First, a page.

Hogaboom’s Pizza Dough

Posted by on Oct 23, 2007 in Recipe Blog, Uncategorized | Comments Off

Lately I get asked often for my homemade pizza recipe. The truth is, only a little while ago I thought making homemade pizza seemed overkill, difficult, and time-consuming. With a little practice it has become as easy to cook as anything. It is well-received and healthy too. You can make crust and sauce ahead and freeze. Once you get used to making pizza it becomes easy, cheap, and delicious staple of the household.

I want to add: people who can make yeast breads often say how “easy” it is. Well, most yeast breads are easy but only when you know the general gist of bread-making. I didn’t have anyone mentor me through breadmaking and I’ve made a lot of horrible hockey-puck like things because of it. I’ve also overthought the issue of yeast, proofing, kneading, etc. If the pizza dough doesn’t work well for you, let me know and perhaps I can mentor you through it (for some even better help, view Joyce’s videos on I’mCooked).

This recipe makes enough for a large double-crust (or stuffed) pie; alternatively, divide dough after the first rising and freeze. The day you want to use it, set it out in the morning and it will be thawed and ready for rolling by evening.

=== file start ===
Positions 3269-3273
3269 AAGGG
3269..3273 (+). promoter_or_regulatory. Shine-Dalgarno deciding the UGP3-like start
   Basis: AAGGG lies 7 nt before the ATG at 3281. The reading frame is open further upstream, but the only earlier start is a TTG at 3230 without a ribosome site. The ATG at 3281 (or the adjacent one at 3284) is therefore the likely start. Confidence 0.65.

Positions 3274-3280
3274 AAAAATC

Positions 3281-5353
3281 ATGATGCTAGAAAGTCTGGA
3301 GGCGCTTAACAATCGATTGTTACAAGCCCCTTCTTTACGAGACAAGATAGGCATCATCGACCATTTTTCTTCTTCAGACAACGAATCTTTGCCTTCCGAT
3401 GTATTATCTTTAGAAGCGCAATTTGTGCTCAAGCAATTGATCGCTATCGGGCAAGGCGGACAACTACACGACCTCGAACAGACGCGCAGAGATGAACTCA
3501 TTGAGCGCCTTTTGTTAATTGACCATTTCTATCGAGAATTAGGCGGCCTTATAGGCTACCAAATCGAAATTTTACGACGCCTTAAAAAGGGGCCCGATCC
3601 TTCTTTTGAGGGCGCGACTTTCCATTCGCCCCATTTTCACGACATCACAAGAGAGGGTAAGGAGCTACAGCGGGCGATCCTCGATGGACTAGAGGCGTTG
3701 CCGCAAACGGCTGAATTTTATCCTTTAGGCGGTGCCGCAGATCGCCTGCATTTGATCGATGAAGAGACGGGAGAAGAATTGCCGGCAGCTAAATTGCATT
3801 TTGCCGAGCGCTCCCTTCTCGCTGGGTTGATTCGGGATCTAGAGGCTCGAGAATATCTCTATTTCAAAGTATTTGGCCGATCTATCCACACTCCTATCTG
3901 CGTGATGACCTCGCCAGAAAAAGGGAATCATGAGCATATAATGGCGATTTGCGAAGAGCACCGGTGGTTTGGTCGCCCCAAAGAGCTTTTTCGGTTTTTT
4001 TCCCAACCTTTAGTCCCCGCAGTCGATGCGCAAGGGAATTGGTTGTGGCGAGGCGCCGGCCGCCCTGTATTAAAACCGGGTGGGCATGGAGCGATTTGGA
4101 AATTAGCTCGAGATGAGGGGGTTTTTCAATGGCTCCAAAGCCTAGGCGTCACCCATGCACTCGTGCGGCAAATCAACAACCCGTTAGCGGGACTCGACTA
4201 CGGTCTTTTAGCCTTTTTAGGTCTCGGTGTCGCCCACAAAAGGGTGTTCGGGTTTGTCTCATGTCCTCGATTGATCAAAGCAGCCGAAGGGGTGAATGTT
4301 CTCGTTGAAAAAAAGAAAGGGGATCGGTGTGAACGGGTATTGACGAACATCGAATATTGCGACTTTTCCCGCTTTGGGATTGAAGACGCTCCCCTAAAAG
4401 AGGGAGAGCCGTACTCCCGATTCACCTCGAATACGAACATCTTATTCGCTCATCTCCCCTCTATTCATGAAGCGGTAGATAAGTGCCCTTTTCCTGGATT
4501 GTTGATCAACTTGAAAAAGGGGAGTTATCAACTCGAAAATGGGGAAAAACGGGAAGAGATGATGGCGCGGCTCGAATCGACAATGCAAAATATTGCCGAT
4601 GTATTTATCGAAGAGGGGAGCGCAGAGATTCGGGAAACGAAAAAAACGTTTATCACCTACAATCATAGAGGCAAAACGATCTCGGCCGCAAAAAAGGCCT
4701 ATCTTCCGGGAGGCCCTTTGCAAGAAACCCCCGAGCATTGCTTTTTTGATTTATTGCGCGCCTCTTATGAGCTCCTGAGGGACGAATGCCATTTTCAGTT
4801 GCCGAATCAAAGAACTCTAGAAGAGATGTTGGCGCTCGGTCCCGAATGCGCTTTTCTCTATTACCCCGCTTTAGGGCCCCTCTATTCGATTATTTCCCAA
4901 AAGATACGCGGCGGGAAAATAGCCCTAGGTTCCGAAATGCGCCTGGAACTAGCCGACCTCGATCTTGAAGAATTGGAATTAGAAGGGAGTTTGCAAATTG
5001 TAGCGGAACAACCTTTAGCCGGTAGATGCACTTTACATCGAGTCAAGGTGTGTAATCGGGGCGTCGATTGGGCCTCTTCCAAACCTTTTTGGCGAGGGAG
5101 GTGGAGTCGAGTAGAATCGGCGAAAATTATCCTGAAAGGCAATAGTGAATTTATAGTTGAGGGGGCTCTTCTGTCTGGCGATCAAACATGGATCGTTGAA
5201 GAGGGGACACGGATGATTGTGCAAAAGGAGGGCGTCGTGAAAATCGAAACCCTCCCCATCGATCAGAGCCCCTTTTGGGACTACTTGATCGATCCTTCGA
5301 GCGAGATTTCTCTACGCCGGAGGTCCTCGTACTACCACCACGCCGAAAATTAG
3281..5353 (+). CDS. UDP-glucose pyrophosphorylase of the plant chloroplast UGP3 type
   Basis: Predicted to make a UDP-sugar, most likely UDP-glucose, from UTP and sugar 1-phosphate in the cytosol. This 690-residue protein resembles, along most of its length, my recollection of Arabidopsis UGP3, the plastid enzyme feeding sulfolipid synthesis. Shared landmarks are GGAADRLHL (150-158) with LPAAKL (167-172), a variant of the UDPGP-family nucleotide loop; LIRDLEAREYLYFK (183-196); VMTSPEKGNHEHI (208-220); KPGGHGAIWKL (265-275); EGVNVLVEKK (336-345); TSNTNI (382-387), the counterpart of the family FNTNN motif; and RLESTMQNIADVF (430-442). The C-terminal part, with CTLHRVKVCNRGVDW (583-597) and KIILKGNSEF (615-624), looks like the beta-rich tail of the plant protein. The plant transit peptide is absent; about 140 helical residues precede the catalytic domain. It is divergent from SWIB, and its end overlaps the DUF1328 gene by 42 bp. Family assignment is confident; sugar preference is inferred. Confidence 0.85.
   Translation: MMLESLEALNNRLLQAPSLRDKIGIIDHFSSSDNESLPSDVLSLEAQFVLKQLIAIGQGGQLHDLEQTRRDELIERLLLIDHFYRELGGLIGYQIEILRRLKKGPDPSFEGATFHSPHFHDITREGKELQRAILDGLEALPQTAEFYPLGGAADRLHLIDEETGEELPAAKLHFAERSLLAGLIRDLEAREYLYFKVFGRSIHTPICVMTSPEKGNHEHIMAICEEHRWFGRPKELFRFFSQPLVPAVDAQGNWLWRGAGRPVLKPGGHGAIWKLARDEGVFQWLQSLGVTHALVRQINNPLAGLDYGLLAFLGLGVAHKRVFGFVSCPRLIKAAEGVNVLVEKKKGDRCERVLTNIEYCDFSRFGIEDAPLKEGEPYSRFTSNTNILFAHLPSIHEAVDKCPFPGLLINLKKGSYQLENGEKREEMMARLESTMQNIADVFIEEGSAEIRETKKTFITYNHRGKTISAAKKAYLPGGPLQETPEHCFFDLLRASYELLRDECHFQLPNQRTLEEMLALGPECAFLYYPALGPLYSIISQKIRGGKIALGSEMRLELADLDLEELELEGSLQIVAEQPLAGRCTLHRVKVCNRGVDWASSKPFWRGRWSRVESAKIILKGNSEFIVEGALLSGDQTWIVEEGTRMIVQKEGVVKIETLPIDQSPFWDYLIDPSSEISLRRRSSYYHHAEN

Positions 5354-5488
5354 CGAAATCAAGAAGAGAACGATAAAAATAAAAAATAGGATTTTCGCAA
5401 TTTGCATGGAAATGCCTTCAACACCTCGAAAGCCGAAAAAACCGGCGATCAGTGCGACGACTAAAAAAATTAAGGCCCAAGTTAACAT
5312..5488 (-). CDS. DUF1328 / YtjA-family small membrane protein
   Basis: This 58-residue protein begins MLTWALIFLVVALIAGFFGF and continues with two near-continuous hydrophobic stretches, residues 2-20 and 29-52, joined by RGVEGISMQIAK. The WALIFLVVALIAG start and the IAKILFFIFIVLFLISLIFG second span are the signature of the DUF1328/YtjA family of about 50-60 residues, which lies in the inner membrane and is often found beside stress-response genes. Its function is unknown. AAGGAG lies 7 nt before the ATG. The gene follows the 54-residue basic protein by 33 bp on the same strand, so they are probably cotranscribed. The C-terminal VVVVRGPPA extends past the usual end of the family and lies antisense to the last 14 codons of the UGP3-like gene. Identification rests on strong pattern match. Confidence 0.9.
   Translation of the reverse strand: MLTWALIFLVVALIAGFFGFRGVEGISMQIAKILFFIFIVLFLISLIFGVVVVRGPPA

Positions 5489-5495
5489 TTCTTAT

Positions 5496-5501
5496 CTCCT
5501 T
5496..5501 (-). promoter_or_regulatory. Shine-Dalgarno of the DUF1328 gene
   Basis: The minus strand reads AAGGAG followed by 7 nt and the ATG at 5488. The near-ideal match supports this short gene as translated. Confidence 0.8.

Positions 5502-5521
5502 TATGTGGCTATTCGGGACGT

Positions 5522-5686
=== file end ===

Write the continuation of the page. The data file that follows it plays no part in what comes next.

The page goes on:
1 1/2 pounds (5 cups) bread flour OR

4 cups flour, half whole wheat and half bread or allpurpose; 1 1/2 cups reserved
1 1/2 cups water (hot but not too hot)
1/2 cup extra virgin olive oil
2 1/4 teaspoons (or 1 packet) active dry yeast
1 teaspoon salt

You need two bowls for this. In the first bowl, add the hot water. Sprinkle the yeast on top and set a timer for ten minutes. Meanwhile, measure out the flour – about four cups of it – into the second bowl. Add the salt and mix briefly. When the yeast has proofed for ten minutes, toss the oil into the flour and salt mixture then add the yeast and water with a large, sturdy spoon. The dough formed should be relatively stiff and hold together; add flour if needed. Use the dough and spoon to scrape any flour out of the bowl. Turn dough onto a perfecly-clean floured surface and knead. The dough should vacillate between almost-sticky to tacky but never stiff. Add light dustings of flour as you knead. The dough should always be able to form back together when you fold it on itself but should not be so sticky it regularly adheres to the surface.

After about eight to ten minutes of kneading, transfer to a well-oiled bowl, cover, and allow to rise until doubled (I put it in the oven over a pan of water I just boiled). After it has doubled, take out, punch it down and briefly knead it again to collapse all of the air bubbles. If you are giong to divide and freeze do so now. Otherwise, divide up and roll out. Add sauce and toppings. Let rise another ten minutes. Cook in the oven between 400 and 500 degrees until crust is finished and toppings are hot and cheese melted. If you make a thick pizza crust, consider rolling out crust first, allowing to rise ten minutes, baking ten minutes, then adding sauce.